Brief: The US Tries and Fails to Bring Peace to Nagorno-Karabakh

Yet another cease-fire deal in the disputed region has been broken.

Background: The fighting over Nagorno-Karabakh, an enclave in Azerbaijan controlled by the local ethnic Armenian population, has continued despite several cease-fire attempts brokered by various parties, including two negotiated by Moscow. Russia, Turkey and now Iran, which remained largely on the sidelines until recently, are increasingly concerned about the situation. What Happened: Over the weekend, the United States negotiated a cease-fire agreement between Azerbaijan and Armenia, but like the two Russian-brokered deals, it was short-lived. The cease-fire was supposed to start at 8 a.m. local time on Oct. 26, but by 8:05 a.m., Azerbaijan’s Defense Ministry said Armenia had violated it, and by 8:45 a.m., Armenia’s Defense Ministry made similar charges. Shortly thereafter, Azerbaijani President Ilham Aliyev criticized the Organization for Security and Cooperation in Europe’s Minsk Group for its failure to resolve the conflict and said the fighting would end only when Armenia withdraws from Azerbaijani territory. Meanwhile, Iran has bolstered its defenses along the Azerbaijani border where mortars have landed. Over the weekend, the Iranian army was put on high alert and carried out military drills in Iran’s West Azerbaijan province. On Monday, Maj. Gen. Hossein Salami, commander of the Islamic Revolutionary Guard Corps, paid a visit to […]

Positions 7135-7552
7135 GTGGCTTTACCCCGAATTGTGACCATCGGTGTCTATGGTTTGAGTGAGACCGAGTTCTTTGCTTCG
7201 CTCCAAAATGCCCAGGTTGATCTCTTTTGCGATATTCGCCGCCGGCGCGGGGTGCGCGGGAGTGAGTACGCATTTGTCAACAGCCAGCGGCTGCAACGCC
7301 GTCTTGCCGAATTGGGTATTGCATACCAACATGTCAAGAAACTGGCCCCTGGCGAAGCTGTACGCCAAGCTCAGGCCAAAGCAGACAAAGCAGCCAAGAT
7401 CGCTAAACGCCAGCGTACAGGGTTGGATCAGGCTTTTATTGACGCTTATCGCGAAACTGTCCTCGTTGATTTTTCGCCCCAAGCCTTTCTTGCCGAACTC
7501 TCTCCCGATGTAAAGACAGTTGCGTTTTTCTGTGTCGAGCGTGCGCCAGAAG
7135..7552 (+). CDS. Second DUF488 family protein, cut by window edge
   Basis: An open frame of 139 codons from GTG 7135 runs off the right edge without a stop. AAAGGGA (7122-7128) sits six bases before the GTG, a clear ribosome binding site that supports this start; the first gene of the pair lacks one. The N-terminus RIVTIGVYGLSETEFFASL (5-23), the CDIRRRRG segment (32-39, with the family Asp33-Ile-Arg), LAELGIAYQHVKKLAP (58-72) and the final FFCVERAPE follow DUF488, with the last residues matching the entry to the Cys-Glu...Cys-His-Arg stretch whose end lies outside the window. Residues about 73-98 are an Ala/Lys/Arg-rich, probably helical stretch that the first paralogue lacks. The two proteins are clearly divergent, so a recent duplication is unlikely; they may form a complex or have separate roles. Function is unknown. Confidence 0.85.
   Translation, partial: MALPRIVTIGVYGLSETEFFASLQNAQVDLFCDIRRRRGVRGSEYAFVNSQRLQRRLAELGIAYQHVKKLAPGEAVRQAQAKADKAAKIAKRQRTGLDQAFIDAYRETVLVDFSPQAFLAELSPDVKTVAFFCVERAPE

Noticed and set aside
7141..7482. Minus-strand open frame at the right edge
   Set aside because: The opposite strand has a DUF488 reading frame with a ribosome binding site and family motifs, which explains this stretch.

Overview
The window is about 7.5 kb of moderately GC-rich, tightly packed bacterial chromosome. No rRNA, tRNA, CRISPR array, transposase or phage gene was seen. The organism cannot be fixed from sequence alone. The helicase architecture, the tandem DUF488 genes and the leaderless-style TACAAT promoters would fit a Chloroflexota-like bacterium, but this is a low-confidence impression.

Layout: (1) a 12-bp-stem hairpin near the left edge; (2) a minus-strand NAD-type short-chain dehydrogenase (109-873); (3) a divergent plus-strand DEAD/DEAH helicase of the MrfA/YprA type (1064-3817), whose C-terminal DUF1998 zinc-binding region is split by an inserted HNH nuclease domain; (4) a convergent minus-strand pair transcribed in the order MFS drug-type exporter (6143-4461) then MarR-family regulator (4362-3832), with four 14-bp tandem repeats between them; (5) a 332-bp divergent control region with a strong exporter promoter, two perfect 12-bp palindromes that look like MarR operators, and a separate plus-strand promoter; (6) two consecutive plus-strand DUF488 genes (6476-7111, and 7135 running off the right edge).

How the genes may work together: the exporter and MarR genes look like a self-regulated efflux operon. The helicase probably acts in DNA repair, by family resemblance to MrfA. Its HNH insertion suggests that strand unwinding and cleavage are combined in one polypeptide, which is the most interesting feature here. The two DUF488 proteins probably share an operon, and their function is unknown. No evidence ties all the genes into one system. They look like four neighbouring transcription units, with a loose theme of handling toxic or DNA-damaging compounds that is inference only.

Subscribe to Geopolitical Futures today and get:

  • Unbiased analysis of global events
  • Daily geopolitical briefing
  • Annual and long-term forecasts to help you prepare for your future
Subscription Options